Ukraine's disabled children condemned to life in institutions: group
Disabled children attend a class with a teacher in the Center for Children with Disabilities, Rodyna, (Family) in Kiev, Ukraine on April 14, 2015. (AP / Efrem Lukatsky)
Peter Leonard and Efrem Lukatsky, The Associated Press
Published Thursday, April 16, 2015 4:20AM EDT
Last Updated Thursday, April 16, 2015 10:33AM EDT
KIEV, Ukraine -- An international rights group said in a report Thursday that growing numbers of disabled children in Ukraine are being condemned to life in orphanages and institutions blighted by neglect and abuse.
Disability Rights International said its three-year investigation found that Ukraine is expanding its pool of orphanages and children's homes, going against a global trend toward aiding the disabled to integrate into society.
Children in institutions in Ukraine are exposed to physical and sexual violence and live in danger of being trafficked for sex, labour and pornography, the report said. DRI president Laurie Ahern said children with disabilities are often the worst-abused and most languish in institutions their whole lives.
While there are no reliable figures for the number of Ukrainian children living in care, estimates vary between 82,000 and 200,000.
"When most countries are closing institutions and supporting children to live in communities and with families, Ukraine keeps rebuilding institutions and orphanages," said Eric Mathews, who led the DRI research project. "We know they are dangerous on so many levels and they violate children's most basic human rights."
One issue is that it's often easier and less expensive to institutionalize children with disabilities than to create programs to integrate them into society.
Larissa Samsonova, director of the Rodyna day care centre in the capital, Kyiv, said cultural issues are also a factor. Disabled children are still something of a taboo, one she has worked with parents to reverse through public events such as musical performances.
Parents struggling to cope with disabled children worry that they will have to rely on overstretched or mismanaged government facilities.
Nataliya Palok said her daughter, Lera, was diagnosed with atypical autism a few months before turning 3.
For years, Palok guided Lera, now 11, through the state school system before landing her a place in a day care centre, but worries that she too could eventually end up forced to place her child in a government institution.
Lera suffers from regular fits, making dedicated care a key priority.
Palok said government health services have told her that all they are able to provide for Lera is a 30-minute speech and movement therapy session every three months.
"With that, they consider that they have solved my problem," Palok said. "But I told them that my child needs to be cared for every day, so they suggested I hand her over to a live-in therapeutic school."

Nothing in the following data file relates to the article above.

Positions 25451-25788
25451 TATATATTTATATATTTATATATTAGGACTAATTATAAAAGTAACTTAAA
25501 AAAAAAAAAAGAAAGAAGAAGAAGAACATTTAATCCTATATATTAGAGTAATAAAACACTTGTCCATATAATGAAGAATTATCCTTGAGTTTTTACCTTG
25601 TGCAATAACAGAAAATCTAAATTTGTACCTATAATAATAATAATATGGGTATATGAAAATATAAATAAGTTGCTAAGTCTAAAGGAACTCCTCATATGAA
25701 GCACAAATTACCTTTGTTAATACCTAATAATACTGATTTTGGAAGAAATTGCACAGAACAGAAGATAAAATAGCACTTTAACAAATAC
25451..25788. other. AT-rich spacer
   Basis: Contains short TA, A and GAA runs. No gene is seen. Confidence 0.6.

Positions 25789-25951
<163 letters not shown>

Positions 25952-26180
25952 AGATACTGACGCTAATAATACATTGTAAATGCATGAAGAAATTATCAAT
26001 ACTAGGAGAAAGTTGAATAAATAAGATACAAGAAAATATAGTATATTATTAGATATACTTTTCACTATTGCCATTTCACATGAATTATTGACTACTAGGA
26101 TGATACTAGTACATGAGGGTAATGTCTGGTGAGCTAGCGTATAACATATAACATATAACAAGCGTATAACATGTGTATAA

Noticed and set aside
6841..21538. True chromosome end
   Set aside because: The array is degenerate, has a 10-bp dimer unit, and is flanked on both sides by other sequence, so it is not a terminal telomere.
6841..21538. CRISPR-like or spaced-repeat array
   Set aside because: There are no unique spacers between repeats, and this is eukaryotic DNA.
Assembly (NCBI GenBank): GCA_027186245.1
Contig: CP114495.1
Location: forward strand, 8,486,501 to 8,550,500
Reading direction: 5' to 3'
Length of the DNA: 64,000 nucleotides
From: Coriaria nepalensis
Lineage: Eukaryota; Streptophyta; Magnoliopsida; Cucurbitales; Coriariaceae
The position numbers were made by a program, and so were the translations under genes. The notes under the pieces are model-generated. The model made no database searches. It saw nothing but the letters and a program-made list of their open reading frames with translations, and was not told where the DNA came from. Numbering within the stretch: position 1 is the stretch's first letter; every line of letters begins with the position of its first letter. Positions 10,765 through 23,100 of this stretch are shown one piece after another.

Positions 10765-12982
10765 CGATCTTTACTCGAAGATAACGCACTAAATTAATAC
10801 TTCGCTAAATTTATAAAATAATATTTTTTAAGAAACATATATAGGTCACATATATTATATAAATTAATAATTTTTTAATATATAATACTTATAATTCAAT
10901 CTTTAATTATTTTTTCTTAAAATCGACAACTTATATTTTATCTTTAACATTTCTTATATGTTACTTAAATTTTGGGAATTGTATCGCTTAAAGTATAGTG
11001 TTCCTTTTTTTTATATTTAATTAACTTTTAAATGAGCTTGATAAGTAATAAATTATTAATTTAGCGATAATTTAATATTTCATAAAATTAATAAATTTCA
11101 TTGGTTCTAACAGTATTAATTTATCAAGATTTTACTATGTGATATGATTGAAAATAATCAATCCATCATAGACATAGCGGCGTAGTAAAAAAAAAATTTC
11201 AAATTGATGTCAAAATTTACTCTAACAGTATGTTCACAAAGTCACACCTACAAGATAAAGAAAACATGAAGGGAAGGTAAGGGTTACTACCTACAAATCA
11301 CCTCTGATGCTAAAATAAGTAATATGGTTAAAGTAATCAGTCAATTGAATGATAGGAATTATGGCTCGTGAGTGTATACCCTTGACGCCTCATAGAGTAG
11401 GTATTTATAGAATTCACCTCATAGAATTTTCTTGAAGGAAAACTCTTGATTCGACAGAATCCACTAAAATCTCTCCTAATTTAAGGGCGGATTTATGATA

Lera currently spends most of her time at the Rodyna centre, which is funded through a mix of fees, charity and government assistance. Samsonova said parents are required to pay at least one-third of costs.
Rodyna is the kind of facility that organizations like DRI would like to see emulated across Ukraine, and demand is intense.
"Every day, new parents call us and tell us to take in their children, but we just don't have the space," said Samsonova, whose centre cares for about 20 children.
Samsonova said parents reluctant to give up custody of their children to government institutions contrive to keep them at home, sometimes in the care of siblings, other times on their own.
"It's dangerous, but what can you do?" she said.
DRI said that Ukraine's Coalition of People with Intellectual Disabilities estimates that most of its members have no access to day care services, inclusive education or therapy services. The result is almost inevitably that disabled people are cut off from their families.
Gabrielle Akimova, a child protection specialist at UNICEF Ukraine, said political instability compounds the difficulties.
"With tight government budgets, combined with massive population displacements caused by the conflict in eastern Ukraine, there is a risk that even more children are placed in institutional care," Akimova said.
DRI said its investigators, who visited more than 30 institutions over three years, heard numerous accounts of systematic mistreatment.
"At the Rozdil orphanage in western Ukraine, DRI investigators were told that older residents are used to keep younger children in check. We observed a teenager watching over other children with a pair of brass knuckles in his hand," the report said.
In some homes, poor staffing creates miserable conditions, the group said.
"DRI investigators found that many children with limited mobility spend almost their entire days lying in cribs with minimal staff interaction," it said. "Such children only degenerate in cribs without consistent therapy."